I’ve recently had to deal with a process leaking file descriptors. The following command came in handy as a quick way to count how many file descriptors a process is using.
Let’s say that we want to count them for the process(es) called firefox:
ps -ae | grep firefox | perl -lane 'print $F' | while read filename; do ls /proc/$filename/fd; done | wc -w
I’ve recently lost control of a VM that was stuck at 95% of a task. I waited and tried to regain control of the VM, nothing helped. This is how I got around it:
SSH into the ESX on which the VM is instantiated
cat /proc/vmware/vm/*/names | grep <vm_name>
note the vmid
note the group vmid
/usr/lib/vmware/bin/vmkload_app -k 9 <group_vmid>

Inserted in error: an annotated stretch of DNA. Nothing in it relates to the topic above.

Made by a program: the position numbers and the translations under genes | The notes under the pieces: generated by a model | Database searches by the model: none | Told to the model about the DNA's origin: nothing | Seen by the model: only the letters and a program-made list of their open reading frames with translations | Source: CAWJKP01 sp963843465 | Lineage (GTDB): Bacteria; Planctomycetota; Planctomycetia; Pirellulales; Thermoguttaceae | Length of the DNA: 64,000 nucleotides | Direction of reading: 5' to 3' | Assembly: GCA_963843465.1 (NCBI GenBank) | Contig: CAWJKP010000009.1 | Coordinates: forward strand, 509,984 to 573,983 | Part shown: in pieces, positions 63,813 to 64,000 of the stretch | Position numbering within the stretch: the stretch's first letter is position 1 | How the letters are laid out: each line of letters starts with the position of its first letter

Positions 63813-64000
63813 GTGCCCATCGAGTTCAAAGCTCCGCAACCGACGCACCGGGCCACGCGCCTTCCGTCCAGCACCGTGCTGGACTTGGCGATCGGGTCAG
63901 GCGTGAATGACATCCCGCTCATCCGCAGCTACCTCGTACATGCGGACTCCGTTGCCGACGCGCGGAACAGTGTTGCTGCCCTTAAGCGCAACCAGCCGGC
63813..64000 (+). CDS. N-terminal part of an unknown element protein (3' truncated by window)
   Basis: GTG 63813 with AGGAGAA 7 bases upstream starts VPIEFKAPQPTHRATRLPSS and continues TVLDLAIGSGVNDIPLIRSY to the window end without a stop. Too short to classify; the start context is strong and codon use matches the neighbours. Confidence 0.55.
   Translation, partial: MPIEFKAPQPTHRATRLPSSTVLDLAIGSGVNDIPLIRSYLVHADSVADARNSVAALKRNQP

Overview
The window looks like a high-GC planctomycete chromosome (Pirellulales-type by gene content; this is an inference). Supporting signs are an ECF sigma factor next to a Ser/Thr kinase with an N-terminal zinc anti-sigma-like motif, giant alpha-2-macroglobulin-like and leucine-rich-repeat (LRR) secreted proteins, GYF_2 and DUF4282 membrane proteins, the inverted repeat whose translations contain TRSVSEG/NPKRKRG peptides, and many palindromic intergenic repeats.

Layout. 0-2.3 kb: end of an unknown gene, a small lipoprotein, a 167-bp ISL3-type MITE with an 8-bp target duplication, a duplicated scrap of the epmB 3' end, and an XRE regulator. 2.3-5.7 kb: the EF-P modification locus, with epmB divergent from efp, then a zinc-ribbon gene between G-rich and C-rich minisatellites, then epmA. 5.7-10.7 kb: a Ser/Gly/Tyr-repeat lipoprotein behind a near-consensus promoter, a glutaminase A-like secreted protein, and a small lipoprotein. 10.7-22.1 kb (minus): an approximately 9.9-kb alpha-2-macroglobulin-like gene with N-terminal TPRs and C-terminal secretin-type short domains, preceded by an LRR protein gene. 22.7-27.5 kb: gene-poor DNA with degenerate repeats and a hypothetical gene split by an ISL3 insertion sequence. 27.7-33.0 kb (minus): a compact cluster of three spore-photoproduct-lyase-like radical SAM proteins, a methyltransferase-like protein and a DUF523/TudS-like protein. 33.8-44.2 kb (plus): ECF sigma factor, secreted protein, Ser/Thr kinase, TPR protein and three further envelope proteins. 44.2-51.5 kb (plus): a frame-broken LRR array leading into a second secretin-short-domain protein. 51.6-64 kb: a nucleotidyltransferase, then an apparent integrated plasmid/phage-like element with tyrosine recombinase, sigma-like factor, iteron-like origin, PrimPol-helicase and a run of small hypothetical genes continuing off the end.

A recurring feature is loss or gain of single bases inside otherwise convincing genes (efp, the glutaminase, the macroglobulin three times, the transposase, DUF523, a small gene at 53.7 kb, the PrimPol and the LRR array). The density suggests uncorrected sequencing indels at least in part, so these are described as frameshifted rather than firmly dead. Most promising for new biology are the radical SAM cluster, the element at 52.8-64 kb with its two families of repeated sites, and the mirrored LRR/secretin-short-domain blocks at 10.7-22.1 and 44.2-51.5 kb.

My work place like many others has a pretty restrictive firewall that doesn’t let me ssh into my own machine. To get in the network, one has to use VPN which means that a furious battle will rage getting this to work in linux; but above all you won’t get to ssh from your phone.
So if you have a home server, run the following command on your work machine and it will create a tunnel from your work machine to your home server:
ssh -f -N -R 1337:localhost:22 root@home_server
Now login to your home server and when you
ssh localhost -p 1337
You will in fact be sshing to your work machine via magic fairies & such.
It adds a level of indirection which sucks major balls, so you can copy some keys and get all that automated but I don’t want to go into these details. Figure it out.
You can go away now.